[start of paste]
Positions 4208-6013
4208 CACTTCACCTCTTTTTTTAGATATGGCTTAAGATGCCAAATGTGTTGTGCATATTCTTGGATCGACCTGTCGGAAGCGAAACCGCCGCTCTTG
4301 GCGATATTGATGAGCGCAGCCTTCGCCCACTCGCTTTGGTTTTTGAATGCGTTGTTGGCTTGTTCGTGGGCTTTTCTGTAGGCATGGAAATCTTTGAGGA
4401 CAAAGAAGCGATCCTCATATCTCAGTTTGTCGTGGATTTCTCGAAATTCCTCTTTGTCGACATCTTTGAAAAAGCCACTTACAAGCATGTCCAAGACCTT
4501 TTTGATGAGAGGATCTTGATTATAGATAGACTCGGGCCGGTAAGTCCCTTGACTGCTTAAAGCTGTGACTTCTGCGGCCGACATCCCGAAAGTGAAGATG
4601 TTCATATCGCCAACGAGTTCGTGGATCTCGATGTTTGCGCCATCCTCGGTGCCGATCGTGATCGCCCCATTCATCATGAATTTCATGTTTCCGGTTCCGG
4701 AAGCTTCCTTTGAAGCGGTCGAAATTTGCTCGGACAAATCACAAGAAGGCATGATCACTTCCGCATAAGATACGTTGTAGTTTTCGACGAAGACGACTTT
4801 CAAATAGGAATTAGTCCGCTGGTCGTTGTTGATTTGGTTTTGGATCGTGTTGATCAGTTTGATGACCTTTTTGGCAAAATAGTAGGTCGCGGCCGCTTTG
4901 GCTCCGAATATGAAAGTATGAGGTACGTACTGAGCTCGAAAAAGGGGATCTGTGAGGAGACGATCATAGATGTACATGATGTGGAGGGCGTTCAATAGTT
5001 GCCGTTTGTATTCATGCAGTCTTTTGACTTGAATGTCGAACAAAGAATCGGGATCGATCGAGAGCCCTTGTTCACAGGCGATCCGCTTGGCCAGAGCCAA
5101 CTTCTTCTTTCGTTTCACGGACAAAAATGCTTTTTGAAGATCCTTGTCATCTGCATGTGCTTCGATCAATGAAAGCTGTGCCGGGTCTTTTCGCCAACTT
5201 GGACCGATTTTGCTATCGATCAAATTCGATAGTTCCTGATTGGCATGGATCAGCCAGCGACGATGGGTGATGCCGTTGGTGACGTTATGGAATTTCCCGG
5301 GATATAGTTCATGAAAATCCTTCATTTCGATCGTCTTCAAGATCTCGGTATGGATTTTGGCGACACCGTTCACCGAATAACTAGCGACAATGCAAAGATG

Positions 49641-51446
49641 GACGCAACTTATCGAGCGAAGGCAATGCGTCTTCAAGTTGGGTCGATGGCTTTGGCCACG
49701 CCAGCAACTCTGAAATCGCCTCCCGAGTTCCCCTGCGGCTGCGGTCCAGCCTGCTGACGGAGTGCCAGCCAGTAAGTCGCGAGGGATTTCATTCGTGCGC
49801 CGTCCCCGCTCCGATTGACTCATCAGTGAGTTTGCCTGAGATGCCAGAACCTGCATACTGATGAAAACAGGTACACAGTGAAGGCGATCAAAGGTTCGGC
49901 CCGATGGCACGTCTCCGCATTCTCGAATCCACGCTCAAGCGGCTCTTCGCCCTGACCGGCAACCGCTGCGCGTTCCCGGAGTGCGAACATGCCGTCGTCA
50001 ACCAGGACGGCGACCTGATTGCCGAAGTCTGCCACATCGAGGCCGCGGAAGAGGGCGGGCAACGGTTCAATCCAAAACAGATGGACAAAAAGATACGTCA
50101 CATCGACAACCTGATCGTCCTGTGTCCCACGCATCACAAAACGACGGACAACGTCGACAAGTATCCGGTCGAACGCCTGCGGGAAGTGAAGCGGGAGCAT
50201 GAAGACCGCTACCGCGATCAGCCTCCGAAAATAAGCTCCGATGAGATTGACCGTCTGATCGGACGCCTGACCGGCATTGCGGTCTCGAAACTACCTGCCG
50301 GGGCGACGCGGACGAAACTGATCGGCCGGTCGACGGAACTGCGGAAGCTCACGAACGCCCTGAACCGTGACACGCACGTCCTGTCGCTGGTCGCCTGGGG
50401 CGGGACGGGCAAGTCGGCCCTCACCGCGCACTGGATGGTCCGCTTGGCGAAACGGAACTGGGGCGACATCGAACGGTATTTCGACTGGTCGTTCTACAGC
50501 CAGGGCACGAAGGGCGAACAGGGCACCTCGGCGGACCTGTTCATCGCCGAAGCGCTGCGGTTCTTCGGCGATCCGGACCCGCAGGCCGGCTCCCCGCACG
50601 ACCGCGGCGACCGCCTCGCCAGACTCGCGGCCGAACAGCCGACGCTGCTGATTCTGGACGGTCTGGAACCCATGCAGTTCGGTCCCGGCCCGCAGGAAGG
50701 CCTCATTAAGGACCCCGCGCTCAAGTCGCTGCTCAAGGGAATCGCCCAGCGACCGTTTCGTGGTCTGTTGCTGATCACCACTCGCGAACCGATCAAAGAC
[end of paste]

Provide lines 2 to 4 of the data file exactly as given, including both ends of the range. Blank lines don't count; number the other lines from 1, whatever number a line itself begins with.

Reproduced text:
4208 CACTTCACCTCTTTTTTTAGATATGGCTTAAGATGCCAAATGTGTTGTGCATATTCTTGGATCGACCTGTCGGAAGCGAAACCGCCGCTCTTG
4301 GCGATATTGATGAGCGCAGCCTTCGCCCACTCGCTTTGGTTTTTGAATGCGTTGTTGGCTTGTTCGTGGGCTTTTCTGTAGGCATGGAAATCTTTGAGGA
4401 CAAAGAAGCGATCCTCATATCTCAGTTTGTCGTGGATTTCTCGAAATTCCTCTTTGTCGACATCTTTGAAAAAGCCACTTACAAGCATGTCCAAGACCTT